Today, Eric Adams is on his way to Washington to talk about gun violence. Yesterday, Eric Adams blamed bad headlines about New York City for the public's sense that crime is worse than it actually is.
The mayor was responding to questions about a new poll which showed that more New Yorkers believe the city is going in the wrong direction than in the right direction, with three-quarters of respondents feeling either "very concerned" or "somewhat concerned" that they could become victims of a violent crime. New Yorkers are so frightened, in fact, that they overwhelmingly support even more police in the subway system and want the installation of metal detectors at MTA stations.
Speaking on Tuesday, Adams said the media was responsible for this extreme anxiety over public safety. "Although there's a million-plus people using the subway…an incident happened to someone on the subway and that's the first thing you read in the morning, there's a feeling," he said.
The mayor's remarks appeared best read as a thinly veiled swipe at people like Eric Adams, who have sought to portray the subways as dangerous, with remarks like, "On day one, I took the subway system, I felt unsafe. I saw homeless everywhere. People were yelling on the trains. There was a feeling of disorder."
Scaring people like that isn't helpful, Eric Adams said yesterday. "I don't know if we realize the role of what blasts on our front pages every day," he said, reminding people entrusted with power that words have consequences and it is irresponsible for people with an audience to frighten the public with suggestions that New York is slipping back into the bad old days and losing the battle against rampant crime. "You may see a reality around you that things are doing well, but if you get on that J train and the first thing you see on the page is that someone was shot on the J train, you're gonna disregard that you take that trip every day and you're not a victim of a crime. It becomes your reality."
Fearmongering around crime has a unique ability to convince people that they are unsafe even when their personal experience shows otherwise, Adams noted, in an implicit critique of people like Eric Adams, who cynically cultivate public panic over crime with statements like, "Thirty years later, we're right back where we started from. And that's unacceptable…The enemy is winning, and we are waving a big white flag of surrender."
Or take the relentless drumbeat of alarm depicting a criminal legal system so toothless that criminals run through the streets slaughtering innocents without any fear of consequence. "There is no fear from people carrying guns," Eric Adams recently said. "I've never seen anything like this in my life."
Last week, Eric Adams agreed with this, piling on. "These bad guys no longer take [criminal consequences] seriously," Adams said. "They believe our criminal justice system is a laughing stock of our entire country. We have to get serious about this because innocent people are dying."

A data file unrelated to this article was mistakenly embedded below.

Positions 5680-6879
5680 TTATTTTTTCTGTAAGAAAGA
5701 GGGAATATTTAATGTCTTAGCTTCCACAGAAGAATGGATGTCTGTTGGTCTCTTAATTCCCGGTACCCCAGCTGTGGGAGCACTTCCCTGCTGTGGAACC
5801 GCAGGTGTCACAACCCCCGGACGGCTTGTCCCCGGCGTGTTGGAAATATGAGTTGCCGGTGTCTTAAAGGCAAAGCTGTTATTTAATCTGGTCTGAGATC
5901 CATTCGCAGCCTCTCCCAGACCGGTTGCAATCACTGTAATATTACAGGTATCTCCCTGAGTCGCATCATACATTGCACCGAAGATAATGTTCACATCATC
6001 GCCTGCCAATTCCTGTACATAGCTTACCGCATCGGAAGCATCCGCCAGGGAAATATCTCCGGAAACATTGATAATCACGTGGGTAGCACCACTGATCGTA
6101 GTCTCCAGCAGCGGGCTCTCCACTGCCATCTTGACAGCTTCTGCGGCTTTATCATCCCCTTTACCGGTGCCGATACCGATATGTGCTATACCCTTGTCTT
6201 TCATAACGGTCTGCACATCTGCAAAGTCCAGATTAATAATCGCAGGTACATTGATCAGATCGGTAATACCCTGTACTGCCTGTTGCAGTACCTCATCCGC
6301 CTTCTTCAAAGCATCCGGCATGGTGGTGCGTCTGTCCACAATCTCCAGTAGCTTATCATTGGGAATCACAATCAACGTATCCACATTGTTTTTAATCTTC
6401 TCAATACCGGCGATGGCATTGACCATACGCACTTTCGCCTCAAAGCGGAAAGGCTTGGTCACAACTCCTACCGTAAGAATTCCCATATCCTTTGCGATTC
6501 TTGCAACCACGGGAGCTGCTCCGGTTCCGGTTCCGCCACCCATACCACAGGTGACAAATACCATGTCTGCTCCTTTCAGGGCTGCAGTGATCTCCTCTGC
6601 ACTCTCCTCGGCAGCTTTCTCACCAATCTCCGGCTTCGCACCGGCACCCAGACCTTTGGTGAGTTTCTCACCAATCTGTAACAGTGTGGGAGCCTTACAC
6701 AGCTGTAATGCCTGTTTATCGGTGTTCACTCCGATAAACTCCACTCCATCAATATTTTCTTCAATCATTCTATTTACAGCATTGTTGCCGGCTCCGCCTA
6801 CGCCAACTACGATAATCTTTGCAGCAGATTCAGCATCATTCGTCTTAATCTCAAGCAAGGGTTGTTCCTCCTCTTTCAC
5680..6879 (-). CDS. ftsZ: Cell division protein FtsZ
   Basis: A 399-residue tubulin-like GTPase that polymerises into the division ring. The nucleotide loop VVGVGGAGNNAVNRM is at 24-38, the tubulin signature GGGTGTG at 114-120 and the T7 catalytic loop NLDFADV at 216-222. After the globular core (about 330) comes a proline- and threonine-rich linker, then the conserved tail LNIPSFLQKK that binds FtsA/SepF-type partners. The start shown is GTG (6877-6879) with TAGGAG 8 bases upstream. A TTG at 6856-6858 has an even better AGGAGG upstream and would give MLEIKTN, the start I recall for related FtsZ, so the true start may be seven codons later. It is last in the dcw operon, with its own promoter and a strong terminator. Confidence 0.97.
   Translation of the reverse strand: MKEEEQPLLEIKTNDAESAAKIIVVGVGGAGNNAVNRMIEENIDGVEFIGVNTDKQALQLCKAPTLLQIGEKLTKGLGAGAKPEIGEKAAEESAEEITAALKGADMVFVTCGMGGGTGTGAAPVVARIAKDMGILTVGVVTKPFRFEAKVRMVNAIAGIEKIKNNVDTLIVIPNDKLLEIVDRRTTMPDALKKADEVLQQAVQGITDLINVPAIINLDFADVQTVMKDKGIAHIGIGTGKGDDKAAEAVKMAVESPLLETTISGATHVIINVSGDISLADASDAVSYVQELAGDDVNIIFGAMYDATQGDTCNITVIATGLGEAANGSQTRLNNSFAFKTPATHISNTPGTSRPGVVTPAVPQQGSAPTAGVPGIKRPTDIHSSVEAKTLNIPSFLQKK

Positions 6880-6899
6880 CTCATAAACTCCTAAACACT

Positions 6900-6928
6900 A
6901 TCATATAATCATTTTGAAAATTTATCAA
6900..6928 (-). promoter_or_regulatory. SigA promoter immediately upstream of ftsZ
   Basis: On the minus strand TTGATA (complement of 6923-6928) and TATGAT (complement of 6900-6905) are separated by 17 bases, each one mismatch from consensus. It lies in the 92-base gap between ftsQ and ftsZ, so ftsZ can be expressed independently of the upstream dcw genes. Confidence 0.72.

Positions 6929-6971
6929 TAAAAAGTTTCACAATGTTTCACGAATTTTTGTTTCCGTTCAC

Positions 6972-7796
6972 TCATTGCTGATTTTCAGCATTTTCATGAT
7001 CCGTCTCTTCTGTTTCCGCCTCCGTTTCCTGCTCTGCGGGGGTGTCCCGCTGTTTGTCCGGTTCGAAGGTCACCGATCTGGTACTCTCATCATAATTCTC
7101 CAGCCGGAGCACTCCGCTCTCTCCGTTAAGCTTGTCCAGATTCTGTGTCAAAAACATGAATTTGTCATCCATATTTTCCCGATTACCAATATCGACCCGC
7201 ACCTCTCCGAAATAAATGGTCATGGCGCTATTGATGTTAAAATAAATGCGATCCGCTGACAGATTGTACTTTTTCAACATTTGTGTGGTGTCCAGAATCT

If you listen to some people, crime in New York is actually higher than it has ever been in living in memory. "I have never in my professional career, I have never witnessed crime at this level," a former NYPD officer named Eric Adams told Fox News in May.
The real problem, some maintain, is not talking too much about crime, but the opposite. Addressing the issue last year, one man, Eric Adams, had stern words for "anyone that's not talking about this increasing crime."
If Eric Adams wishes to prevent this fearful rhetoric from overrunning the minds of New Yorkers, he will have his work cut out for him. The roots of the public safety alarmism that he warned against on Tuesday run deep. No less a figure than the self-styled "wartime general" Eric Adams himself has traded in images of lawless mayhem, warning earlier this year that "anything goes in the city of New York" and that "the most important city on the globe has become the laughing stock of the globe."
But Eric Adams is right to push back against the Eric Adamses of the world here. When the headlines are full of accounts of people like Eric Adams calling 911 because his sister told him she saw some guys who were suspiciously wearing sweatshirts and she thought maybe they said something about shooting or something, that's the part the public remembers, not the part where police, responding to this twice-removed hearsay alarm, didn't find anything to worry about, and nothing happened, and everybody just went on safely about their business.
Even so, not everyone agrees with Adams.
Eric Adams, for example, speaking earlier this week, did not mention Eric Adams by name, but did criticize the wishful naiveté of politicians who don't take the menace of crime seriously. "I just feel, with some lawmakers, that they're just not dealing in the reality. Idealism can't displace realism," Eric Adams said. "There are still dangerous people out there," he added, describing a "tide" of "violence that we are experiencing."
Eric Adams understands that it's only natural that after hearing so much about the dangers of New York from Eric Adams and his ilk, it may be difficult for New Yorkers to immediately trust what Eric Adams knows, which is that in reality, the city is quite safe. "I know it's going to take a while before New Yorkers feel safe in their city," Eric Adams said. "I know that. But trust me, we’re going to get there."
Don’t listen to the fearmongering of Eric Adams, Eric Adams seemed to be saying on Tuesday. Pay no heed to the fearful chorus of Eric Adams, Eric Adams, and even, yes, Eric Adams. Those guys are trying to frighten you because it serves their political agenda to do so.
Listen instead to Eric Adams, who is here to tell you that your fears are unfounded because this city is very safe. The mayor wants you to feel secure, and as he said yesterday, he knows how to do it: "I must continue to foster the optimism that we need."